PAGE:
And he began to teach them that the Son of Man must suffer many things and be rejected by the elders and the chief priests and the scribes and be killed, and after three days rise again. And he said this plainly. And Peter took him aside and began to rebuke him. But turning and seeing his disciples, he rebuked Peter and said, “Get behind me, Satan! For you are not setting your mind on the things of God, but on the things of man.”
And calling the crowd to him with his disciples, he said to them, “If anyone would come after me, let him deny himself and take up his cross and follow me. For whoever would save his life will lose it, but whoever loses his life for my sake and the gospel’s will save it. For what does it profit a man to gain the whole world and forfeit his soul? For what can a man give in return for his soul? For whoever is ashamed of me and of my words in this adulterous and sinful generation, of him will the Son of Man also be ashamed when he comes in the glory of his Father with the holy angels.”” (Mark 8:31–38)
Tucked away in this heart of this passage is a verse which is evocative, which haunts the memory: “what does it profit a man to gain the whole world and forfeit his soul?” (Mark 8:36). Ponder the implication: your soul is worth more than the whole world! Within you dwells something so precious, so costly that its value can be weighed against all that can be gained in this life. Something to dwell on, something to chew over. The whole world.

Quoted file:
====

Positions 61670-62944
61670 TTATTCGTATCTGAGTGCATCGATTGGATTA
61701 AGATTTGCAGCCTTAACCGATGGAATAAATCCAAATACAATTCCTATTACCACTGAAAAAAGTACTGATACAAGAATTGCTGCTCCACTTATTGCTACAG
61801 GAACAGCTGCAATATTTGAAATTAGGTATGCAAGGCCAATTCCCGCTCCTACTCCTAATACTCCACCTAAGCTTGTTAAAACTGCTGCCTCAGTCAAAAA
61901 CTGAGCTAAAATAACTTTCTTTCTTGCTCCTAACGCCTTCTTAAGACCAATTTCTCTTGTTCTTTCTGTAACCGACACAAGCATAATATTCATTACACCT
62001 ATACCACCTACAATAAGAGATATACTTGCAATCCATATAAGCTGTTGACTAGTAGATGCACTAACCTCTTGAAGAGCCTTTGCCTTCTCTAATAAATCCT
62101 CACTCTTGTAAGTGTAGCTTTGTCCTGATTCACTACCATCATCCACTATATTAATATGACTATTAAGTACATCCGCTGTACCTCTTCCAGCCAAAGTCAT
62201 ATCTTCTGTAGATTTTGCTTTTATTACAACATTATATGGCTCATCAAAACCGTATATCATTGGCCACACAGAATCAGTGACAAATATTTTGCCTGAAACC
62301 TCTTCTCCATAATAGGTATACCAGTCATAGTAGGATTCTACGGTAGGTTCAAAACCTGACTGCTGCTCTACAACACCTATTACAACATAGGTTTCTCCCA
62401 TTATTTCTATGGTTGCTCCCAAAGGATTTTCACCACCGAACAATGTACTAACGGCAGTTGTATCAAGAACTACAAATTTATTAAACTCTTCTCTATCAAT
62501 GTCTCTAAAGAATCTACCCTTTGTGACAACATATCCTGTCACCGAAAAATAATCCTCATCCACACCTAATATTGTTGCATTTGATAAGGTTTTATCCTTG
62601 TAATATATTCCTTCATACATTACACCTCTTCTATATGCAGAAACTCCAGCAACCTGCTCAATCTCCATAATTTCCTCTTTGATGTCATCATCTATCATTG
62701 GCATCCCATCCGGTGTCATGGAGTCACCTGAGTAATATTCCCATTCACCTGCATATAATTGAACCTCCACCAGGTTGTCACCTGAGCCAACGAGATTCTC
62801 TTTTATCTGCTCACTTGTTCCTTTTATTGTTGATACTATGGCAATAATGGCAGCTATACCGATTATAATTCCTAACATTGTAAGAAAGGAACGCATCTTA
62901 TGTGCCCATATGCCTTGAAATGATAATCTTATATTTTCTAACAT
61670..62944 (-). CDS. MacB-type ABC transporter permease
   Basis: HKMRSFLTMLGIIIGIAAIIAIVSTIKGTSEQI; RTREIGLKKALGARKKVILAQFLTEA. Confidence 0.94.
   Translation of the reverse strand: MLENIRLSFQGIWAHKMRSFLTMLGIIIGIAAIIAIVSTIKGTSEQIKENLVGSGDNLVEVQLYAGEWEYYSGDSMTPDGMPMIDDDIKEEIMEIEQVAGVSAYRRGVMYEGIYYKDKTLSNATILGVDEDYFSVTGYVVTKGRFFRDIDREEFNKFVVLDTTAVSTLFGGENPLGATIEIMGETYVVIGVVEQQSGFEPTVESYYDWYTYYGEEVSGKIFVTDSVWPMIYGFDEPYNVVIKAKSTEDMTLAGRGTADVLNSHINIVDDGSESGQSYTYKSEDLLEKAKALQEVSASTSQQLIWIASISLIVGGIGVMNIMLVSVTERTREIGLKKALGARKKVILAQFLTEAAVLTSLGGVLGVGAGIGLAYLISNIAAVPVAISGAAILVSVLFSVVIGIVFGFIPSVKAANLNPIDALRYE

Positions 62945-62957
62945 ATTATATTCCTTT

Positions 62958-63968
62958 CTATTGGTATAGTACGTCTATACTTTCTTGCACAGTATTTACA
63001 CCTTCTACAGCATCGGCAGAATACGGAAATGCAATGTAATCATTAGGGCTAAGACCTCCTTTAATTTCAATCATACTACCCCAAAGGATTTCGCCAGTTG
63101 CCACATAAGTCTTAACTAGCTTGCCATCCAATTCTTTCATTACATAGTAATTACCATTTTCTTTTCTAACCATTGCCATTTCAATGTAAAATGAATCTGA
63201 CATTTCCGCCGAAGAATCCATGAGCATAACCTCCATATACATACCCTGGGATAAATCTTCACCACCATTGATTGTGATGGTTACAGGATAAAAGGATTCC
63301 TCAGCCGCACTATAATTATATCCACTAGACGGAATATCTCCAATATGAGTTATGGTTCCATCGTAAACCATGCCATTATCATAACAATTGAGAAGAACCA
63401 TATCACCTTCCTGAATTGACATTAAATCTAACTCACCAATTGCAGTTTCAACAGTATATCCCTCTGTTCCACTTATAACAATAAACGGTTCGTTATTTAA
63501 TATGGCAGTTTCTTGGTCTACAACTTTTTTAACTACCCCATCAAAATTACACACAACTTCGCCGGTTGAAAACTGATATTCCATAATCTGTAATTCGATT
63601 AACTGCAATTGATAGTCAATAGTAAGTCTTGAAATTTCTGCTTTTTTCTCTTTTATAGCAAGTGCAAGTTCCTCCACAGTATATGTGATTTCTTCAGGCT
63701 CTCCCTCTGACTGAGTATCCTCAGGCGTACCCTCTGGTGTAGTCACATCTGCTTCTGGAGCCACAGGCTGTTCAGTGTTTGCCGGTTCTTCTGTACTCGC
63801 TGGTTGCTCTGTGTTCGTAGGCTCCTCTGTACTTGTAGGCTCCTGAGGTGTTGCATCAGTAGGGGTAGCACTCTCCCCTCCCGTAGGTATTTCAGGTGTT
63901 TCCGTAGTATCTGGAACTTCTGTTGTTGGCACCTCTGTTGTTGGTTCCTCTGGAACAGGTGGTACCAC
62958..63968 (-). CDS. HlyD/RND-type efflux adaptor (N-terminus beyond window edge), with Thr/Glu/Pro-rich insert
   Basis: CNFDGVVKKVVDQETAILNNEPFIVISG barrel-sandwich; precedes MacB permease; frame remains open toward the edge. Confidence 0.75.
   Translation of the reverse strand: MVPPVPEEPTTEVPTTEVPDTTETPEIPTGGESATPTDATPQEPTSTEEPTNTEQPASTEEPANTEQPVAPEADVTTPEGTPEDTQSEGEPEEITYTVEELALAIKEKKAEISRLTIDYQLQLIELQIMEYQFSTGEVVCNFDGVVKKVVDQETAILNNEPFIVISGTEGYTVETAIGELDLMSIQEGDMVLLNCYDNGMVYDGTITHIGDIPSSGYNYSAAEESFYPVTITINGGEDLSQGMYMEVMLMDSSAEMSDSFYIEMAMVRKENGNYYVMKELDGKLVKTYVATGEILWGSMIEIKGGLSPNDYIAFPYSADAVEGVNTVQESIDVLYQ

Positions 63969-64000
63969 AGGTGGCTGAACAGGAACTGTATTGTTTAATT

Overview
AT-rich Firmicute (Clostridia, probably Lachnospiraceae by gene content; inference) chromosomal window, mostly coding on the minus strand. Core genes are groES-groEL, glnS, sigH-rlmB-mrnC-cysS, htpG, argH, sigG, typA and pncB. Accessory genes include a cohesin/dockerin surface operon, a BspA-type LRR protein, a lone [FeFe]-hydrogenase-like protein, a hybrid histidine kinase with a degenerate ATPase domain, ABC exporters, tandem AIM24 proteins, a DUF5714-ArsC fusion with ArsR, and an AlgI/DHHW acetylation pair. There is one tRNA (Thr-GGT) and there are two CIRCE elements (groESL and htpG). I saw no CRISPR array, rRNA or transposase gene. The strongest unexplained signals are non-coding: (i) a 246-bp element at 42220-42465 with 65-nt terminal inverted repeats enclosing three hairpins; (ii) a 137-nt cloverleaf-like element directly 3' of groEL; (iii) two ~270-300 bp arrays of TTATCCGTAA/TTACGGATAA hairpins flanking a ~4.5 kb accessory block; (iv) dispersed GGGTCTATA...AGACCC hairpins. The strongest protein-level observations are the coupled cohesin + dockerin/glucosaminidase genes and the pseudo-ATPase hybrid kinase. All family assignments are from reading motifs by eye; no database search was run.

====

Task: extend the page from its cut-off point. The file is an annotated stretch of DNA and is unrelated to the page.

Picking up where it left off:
This of course raises the question: why? In today’s materialistic world we don’t really give much attention to the soul. It cannot be detected on scientific instruments, and we cannot put it under the microscope. The modern conclusion is, therefore, that the soul does not exist. That said, there is a faint memory of Christendom which suggests that something carries on past death, but is a vague, distant recollection of a faith long lost. Simply put, in today’s society the soul has no place.
Within Christianity, however, the story is somewhat different. Whilst our bodies might slowly deteriorate, the soul endures. As we are placed in the grave the soul endures, that part of us which gives us identity. It is precious because it continues.
The “whole world” by contrast does not. Oh, we might gain great riches, but they can dwindle. A car will rust, and stock markets will fall. We might gain a great honour, but use is a medal in the grave? Pleasures? Well, they do satisfy at first but they grown mundane or sometimes end up entrapping us. Things which are external to us - money, honour and pleasure - do not ultimately satisfy us or endure. That is the business of the soul alone. The problem is, that the more we focus on the external things of this world, the less we consider our souls and our relation to the God who created us. As one old preacher put it: “decorate the tenement, but suffer not the inhabitant to die of starvation; paint not the ship while you are letting the crew perish for want of stores on board. Look to your soul, as well as to your body; to the life, as well as to that by which you live” (C H Spurgeon).